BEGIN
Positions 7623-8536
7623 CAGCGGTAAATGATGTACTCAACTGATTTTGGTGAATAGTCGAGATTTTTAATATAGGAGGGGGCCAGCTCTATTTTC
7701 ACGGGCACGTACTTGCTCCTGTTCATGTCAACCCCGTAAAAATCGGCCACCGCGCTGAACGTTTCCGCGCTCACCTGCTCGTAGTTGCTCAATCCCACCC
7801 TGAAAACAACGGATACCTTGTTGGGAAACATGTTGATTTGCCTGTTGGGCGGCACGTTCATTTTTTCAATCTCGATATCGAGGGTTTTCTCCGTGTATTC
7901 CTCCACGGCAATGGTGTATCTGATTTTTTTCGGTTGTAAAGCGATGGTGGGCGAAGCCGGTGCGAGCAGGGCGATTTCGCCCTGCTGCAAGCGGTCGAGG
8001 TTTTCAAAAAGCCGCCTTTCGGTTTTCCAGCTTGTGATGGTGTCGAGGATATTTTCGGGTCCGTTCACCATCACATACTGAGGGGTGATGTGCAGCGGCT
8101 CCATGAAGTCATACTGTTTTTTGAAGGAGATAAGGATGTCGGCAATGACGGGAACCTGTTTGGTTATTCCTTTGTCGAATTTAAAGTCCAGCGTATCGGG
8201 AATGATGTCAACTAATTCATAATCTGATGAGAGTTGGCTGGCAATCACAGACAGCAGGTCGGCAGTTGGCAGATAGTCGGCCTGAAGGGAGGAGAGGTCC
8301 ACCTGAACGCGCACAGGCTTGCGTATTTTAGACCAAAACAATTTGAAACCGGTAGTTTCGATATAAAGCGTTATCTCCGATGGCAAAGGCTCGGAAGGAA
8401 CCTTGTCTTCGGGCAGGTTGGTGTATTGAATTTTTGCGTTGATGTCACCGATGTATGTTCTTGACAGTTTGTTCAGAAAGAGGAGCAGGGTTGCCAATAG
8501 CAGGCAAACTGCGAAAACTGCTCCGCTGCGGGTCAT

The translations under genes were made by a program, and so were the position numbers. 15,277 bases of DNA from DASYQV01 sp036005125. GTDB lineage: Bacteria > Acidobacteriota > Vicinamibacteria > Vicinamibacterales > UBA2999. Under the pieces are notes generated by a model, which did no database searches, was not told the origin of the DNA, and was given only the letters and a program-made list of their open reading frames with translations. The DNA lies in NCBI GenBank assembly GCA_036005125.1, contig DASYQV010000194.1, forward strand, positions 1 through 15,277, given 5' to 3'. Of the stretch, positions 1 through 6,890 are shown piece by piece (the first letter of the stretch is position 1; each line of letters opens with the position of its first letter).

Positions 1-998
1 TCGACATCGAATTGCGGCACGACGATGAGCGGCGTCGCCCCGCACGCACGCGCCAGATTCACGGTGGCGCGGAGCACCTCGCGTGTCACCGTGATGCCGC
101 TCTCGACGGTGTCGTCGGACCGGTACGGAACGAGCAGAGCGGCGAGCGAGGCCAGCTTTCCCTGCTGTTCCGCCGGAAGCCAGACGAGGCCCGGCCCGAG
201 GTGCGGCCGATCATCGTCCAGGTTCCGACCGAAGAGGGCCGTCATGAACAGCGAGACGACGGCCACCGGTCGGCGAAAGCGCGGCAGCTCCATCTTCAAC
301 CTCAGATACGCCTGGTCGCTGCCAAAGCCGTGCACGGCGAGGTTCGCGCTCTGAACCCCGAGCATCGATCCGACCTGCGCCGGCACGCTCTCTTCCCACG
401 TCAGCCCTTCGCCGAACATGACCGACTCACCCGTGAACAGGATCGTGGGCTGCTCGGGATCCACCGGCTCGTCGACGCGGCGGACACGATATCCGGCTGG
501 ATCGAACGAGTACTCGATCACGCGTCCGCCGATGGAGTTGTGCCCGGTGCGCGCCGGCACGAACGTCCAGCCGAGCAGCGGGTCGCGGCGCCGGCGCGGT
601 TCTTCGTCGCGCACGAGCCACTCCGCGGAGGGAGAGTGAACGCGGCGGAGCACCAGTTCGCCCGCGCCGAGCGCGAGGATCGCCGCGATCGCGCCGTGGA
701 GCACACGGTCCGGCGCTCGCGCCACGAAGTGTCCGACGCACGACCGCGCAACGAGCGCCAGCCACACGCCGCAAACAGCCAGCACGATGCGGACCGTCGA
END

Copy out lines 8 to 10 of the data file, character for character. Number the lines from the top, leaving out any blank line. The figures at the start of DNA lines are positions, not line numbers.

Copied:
8201 AATGATGTCAACTAATTCATAATCTGATGAGAGTTGGCTGGCAATCACAGACAGCAGGTCGGCAGTTGGCAGATAGTCGGCCTGAAGGGAGGAGAGGTCC
8301 ACCTGAACGCGCACAGGCTTGCGTATTTTAGACCAAAACAATTTGAAACCGGTAGTTTCGATATAAAGCGTTATCTCCGATGGCAAAGGCTCGGAAGGAA
8401 CCTTGTCTTCGGGCAGGTTGGTGTATTGAATTTTTGCGTTGATGTCACCGATGTATGTTCTTGACAGTTTGTTCAGAAAGAGGAGCAGGGTTGCCAATAG